to be taking the adage, 'Change is the only constant', a tad too seriously. It is shedding its 'youth channel' image and going back to focusing on comedy, if the large number of comedy shows it is launching is any indication.
SAB's latest addition to its comedy platter is a stand-up comedy contest called Comedy Ka King Kaun. This is an 'inspired' version of STAR One's path-breaking reality show, The Great Indian Laughter Challenge (TGILC). The only difference here is that the contestants on the show are people who have participated in the various seasons of TGILC.
Anooj Kapoor, business head, SAB, doesn't bat an eyelid when he says that its format is inspired by TGILC. According to him, stand-up comedy is the current hot property on Indian television and SAB wants to leverage it.
Comedy Ka King Kaun is replacing another sitcom, Comedy Ka Tadka. Most of the shows on SAB are comedy. Sab Ka Bheja Fry, Office Office, Family No.1 and Yes Boss are some of them. The slew of comedy shows has stemmed from SAB's new finding about its audience. "What we have discovered is that the youth prefers comedy to any other kind of show. We put this observation into practice a few months ago by launching three linear comedies on the channel, which yielded better dividends than the other shows," says Kapoor, referring to America's Funny Home Videos, Comedy Ka Tadka and Office Office.
After taking over SAB TV in April 2005, SET had decided to position SAB as a second general entertainment channel from the network, targeting males above the age of 25. After almost a year, in 2006, Sony decided to give SAB a makeover by launching four comedies, F.I.R, Party, Ji Behenji and Ishq Ki Ghanti. It tried to woo the youth later, with shows such as Love Story, Mohalla Mohabbatwala and Left Right Left. Now, yet again, it plans to shed its 'youth channel image' and become a comedy channel.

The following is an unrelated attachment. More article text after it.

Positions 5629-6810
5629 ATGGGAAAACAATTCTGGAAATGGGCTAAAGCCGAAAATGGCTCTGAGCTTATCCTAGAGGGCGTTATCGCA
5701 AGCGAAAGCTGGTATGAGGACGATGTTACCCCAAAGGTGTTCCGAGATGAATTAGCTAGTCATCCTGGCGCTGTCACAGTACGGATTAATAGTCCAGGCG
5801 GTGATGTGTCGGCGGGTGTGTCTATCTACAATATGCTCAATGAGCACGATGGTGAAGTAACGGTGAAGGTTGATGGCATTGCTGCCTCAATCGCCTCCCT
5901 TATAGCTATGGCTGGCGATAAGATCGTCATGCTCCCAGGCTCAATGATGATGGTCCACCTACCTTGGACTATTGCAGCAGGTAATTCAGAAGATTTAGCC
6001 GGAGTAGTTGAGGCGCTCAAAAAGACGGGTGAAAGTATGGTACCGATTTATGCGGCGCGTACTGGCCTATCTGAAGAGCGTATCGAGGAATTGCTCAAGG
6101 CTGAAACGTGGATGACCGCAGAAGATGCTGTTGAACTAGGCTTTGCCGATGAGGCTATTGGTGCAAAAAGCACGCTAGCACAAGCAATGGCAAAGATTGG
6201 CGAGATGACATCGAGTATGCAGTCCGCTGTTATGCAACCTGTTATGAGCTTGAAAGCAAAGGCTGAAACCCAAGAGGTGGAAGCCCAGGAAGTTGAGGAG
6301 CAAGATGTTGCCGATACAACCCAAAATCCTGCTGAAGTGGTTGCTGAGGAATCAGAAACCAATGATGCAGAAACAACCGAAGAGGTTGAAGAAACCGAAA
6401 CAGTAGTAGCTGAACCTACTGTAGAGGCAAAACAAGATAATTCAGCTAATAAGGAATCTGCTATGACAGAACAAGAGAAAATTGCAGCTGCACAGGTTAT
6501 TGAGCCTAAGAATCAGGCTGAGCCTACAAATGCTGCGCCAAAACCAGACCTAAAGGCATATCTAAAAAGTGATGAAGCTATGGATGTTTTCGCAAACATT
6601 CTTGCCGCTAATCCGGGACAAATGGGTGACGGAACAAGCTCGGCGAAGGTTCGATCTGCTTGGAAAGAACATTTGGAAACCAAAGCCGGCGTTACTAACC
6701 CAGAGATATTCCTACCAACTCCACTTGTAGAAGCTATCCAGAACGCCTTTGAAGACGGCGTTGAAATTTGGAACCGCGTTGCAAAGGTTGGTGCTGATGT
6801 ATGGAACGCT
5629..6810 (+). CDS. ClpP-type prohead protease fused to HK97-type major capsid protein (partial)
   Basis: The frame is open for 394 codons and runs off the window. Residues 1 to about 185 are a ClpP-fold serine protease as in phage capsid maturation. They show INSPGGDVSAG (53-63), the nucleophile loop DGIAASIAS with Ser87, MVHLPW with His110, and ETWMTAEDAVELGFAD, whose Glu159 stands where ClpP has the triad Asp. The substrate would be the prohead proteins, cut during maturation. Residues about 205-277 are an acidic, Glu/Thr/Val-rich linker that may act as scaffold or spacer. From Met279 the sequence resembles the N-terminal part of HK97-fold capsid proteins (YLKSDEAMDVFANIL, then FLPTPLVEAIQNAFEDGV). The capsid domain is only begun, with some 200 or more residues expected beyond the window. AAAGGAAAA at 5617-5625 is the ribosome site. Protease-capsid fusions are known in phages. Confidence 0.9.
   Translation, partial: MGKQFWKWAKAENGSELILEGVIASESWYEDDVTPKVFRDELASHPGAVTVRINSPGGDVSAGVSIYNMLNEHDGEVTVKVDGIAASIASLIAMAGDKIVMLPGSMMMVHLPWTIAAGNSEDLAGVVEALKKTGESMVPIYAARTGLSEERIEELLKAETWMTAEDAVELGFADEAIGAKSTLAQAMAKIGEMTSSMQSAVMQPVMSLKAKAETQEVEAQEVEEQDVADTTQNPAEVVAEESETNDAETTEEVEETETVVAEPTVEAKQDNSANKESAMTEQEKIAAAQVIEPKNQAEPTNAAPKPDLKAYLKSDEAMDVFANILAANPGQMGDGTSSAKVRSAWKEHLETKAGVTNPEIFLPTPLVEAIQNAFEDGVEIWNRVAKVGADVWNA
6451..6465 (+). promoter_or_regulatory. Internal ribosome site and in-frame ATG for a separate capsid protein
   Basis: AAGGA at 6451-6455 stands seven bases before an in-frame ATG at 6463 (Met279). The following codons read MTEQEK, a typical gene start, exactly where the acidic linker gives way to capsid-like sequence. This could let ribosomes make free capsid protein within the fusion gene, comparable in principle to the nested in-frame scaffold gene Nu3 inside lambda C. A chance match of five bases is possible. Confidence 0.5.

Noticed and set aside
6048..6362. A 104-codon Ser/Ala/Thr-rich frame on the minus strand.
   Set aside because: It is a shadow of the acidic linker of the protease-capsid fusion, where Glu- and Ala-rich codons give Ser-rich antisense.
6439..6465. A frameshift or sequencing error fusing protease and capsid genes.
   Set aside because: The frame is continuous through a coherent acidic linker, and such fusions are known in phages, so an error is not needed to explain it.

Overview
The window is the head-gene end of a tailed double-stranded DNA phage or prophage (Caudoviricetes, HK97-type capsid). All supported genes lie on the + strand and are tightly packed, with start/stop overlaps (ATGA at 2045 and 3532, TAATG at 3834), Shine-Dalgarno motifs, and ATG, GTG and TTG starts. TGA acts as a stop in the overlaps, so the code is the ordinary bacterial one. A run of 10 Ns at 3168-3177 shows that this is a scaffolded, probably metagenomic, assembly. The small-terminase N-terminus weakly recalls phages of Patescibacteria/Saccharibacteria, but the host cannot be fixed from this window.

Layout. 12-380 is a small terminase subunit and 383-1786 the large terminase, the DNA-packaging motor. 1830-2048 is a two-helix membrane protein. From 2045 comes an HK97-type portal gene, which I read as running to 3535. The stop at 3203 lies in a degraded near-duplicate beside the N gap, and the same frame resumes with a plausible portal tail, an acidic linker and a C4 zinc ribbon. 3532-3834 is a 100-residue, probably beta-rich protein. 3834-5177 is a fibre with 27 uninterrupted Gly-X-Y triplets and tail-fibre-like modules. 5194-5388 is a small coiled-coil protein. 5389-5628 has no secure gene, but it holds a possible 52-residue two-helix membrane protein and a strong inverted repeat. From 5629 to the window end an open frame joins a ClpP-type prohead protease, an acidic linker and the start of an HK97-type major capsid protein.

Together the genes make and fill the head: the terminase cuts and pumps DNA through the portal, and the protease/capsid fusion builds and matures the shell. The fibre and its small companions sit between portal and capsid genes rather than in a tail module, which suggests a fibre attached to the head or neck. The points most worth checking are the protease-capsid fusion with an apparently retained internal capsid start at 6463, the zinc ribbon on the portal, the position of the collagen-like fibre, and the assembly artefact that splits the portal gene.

Ask Kapoor about the many image changes that SAB has gone through, and he says, "It has all been part of the learning curve. We have realised that there's no other way of getting best returns for the channel than through comedy." So for now, is it back to the old SAB TV days, when it was known for its comedy properties? "We hope to retain its old imagery," he agrees.
A close watcher of the industry says that Sony is still experimenting with SAB and, unfortunately, hasn't been able to work out the right balance. "None of their properties, whether comedy or non-comedy, has managed to garner good numbers. So, it is in a catch 22 situation," says the media planner, who wished to remain anonymous.
SAB's youth channel proposition certainly hasn't worked. While STAR One has a few hit comedy properties such as Sarabhai vs Sarabhai and Instant Khichdi, there is no channel which caters exclusively to a humour-loving audience. "SAB should tap this potential segment as there is no comedy channel in the television space today," says the planner.